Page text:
The Spark Project is a semi-regular blog feature where a reader and/or book blogger is invited to talk about that one book that sparked his/her interest in books and reading. He/She will tell us about the what-when-where-why-and-how of this topic, how his/her reading habits have evolved since encountering that book, and so on. Wouldn't it be fun and interesting as well to know how a fellow book lover discovered the wonderful world of books? :)
For this particular installment of The Spark Project, I am very honored and grateful to have our good friend from the book club, Veronica (personally, I call her Miss Ronnie), talk about the book that sparked her love for reading.
I have always been fascinated with the stories that Miss Ronnie has to share about her life during our book club discussions and/or meet-ups. Because she has more life experiences to share than most of us, it is always interesting to hear about her little anecdotes – my personal favorites are the ones she shares about her childhood and her family. Everyone in the book club loves Miss Ronnie – I can’t think of one person who doesn’t. :)
(1) What is the one book that sparked or kindled your love for reading? Describe the circumstances in which you found or discovered it.
I wish I could say the one book that inspired me to become a reader was a classic or something more literary but here it is.
It was around this time that I discovered the school library, thanks to my sister whose classes ended about two hours after mine. I used to hang out in the library and go through all the book series available. I still have fond memories of them of those afternoon sojourns.
Years ago, when I did some major spring cleaning, I discovered my old grade school notebooks. It made me laugh to see that some of my notebooks had book lists at the back page. In my childish scrawl, I made lists of Enid Blyton’s Famous Five series, the Bobbsey Twins and Nancy Drew and placed a checkmark beside those I had read. In high school, my back-of-the-notebook lists were for Agatha Christie and P.G. Wodehouse. Well, I guess this compulsive list maker had an early start.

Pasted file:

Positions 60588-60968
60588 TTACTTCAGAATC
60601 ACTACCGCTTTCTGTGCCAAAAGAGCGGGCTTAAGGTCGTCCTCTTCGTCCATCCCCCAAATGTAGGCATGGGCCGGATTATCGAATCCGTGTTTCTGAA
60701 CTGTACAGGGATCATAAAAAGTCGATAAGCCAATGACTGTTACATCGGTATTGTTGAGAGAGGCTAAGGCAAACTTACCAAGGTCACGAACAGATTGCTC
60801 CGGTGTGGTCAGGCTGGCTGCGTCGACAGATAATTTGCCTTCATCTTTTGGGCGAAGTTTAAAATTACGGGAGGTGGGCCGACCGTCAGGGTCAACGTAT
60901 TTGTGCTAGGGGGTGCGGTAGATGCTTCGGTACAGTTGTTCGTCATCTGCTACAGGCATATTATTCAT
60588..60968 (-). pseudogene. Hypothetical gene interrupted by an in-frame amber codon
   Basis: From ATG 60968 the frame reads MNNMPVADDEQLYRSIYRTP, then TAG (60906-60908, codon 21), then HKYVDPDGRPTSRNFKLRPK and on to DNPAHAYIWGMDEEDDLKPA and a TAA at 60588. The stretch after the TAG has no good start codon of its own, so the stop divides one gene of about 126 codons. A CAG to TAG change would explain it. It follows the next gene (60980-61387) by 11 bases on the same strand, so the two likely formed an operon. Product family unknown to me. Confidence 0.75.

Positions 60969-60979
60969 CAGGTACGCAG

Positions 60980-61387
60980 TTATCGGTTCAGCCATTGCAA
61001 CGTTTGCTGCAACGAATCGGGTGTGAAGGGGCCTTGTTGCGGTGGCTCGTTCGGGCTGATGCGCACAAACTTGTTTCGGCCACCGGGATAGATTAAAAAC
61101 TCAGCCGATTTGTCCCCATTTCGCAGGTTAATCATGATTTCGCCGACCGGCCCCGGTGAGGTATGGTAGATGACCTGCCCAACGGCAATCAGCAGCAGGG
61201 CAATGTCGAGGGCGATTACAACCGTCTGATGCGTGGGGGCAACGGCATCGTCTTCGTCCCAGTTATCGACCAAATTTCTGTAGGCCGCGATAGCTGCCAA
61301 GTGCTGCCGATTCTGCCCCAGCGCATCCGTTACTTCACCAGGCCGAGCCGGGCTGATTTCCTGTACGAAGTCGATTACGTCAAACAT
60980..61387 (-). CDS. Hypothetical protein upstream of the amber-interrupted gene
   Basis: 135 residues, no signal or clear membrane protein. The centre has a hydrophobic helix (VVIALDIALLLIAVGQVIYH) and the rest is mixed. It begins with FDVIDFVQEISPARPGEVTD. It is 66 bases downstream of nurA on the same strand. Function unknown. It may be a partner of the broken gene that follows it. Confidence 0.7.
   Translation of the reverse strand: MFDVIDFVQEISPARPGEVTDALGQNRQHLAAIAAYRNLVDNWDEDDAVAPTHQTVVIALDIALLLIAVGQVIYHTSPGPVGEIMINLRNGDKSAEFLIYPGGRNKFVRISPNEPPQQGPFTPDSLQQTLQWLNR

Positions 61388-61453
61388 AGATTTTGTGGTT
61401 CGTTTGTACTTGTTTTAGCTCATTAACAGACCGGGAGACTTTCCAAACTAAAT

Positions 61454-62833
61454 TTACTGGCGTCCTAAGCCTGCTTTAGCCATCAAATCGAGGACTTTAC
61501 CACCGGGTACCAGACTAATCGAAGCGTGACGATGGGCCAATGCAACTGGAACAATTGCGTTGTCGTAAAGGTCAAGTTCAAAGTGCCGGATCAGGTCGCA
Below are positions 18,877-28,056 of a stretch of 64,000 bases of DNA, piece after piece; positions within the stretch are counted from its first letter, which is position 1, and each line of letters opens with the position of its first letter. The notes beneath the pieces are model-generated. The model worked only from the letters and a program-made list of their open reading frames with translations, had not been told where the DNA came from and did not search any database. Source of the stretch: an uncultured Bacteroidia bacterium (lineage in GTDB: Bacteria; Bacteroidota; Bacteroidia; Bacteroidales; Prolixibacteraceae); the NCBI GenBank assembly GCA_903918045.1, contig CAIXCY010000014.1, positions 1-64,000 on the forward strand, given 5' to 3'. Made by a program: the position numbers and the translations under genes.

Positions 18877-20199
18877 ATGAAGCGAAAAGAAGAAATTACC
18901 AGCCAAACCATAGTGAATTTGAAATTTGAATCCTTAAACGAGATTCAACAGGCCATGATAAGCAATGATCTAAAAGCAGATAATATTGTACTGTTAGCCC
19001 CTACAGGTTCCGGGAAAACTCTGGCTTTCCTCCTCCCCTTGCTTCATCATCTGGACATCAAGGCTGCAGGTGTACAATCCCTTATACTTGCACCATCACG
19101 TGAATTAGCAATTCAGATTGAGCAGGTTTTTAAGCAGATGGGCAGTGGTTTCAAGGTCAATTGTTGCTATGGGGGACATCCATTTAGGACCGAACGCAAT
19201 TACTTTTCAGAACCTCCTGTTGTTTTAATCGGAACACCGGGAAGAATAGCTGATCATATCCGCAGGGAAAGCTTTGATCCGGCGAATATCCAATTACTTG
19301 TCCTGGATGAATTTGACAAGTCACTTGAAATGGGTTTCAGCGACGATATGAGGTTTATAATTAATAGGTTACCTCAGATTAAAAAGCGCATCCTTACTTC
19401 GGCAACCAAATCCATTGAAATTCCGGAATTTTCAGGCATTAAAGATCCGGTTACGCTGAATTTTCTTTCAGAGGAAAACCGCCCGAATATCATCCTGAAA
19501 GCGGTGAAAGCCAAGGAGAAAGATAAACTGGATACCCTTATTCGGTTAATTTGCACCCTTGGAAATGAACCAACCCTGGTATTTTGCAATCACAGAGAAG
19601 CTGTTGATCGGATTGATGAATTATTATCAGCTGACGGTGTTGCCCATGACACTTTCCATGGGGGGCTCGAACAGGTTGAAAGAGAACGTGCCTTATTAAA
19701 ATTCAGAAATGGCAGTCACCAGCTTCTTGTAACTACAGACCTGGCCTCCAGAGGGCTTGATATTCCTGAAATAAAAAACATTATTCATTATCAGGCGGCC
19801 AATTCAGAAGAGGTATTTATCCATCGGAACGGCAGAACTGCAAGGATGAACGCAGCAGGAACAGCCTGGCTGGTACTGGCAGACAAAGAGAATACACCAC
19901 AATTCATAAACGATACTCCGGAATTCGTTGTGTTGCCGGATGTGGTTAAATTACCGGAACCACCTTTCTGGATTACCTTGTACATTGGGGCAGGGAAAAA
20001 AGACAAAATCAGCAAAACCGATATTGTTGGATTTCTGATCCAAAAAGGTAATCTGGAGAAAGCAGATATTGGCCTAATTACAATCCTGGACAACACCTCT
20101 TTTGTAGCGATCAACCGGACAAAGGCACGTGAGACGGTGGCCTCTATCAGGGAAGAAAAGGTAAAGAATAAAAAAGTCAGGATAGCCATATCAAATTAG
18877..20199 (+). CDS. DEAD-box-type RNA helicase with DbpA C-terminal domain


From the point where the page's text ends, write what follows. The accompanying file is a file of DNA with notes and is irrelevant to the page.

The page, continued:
(2) How has it affected you - both your life in general and as a reader?
In a way, I am still like that seven-year-old, ever anxious to satisfy her curiosity for people and places yet undiscovered. To my dying day, I will to continue to learn. That’s why I enjoy being part of TFG. Apart from the wonderful friendships I have reaped, it exposed me to a slew of genres and books I would not have read previously.
So what happened to that young list maker? She still has a monster of a TBR list that is called The Ultimate List (a.k.a. Books Other People Say I Should Read).
Even if I had my nose in a book for the rest of my life, that ever growing list will defy completion. But I’m okay with that. At my age, I have made peace with the “so many books, so little time” dilemma. I don’t feel the need to finish off the list. It remains to be a reference point but I choose to read what I want to read and I’m just happy to have many options. “Happy” being the operative word. I know, for the rest of my life, I will always have a book to read and that is a good place to dwell. Someone once said, “Home is where my books are."
And there’s nowhere else I’d rather be.
Thank you, Miss Ronnie, for taking the time out to do this and, more importantly, for agreeing to do it in the first place! :)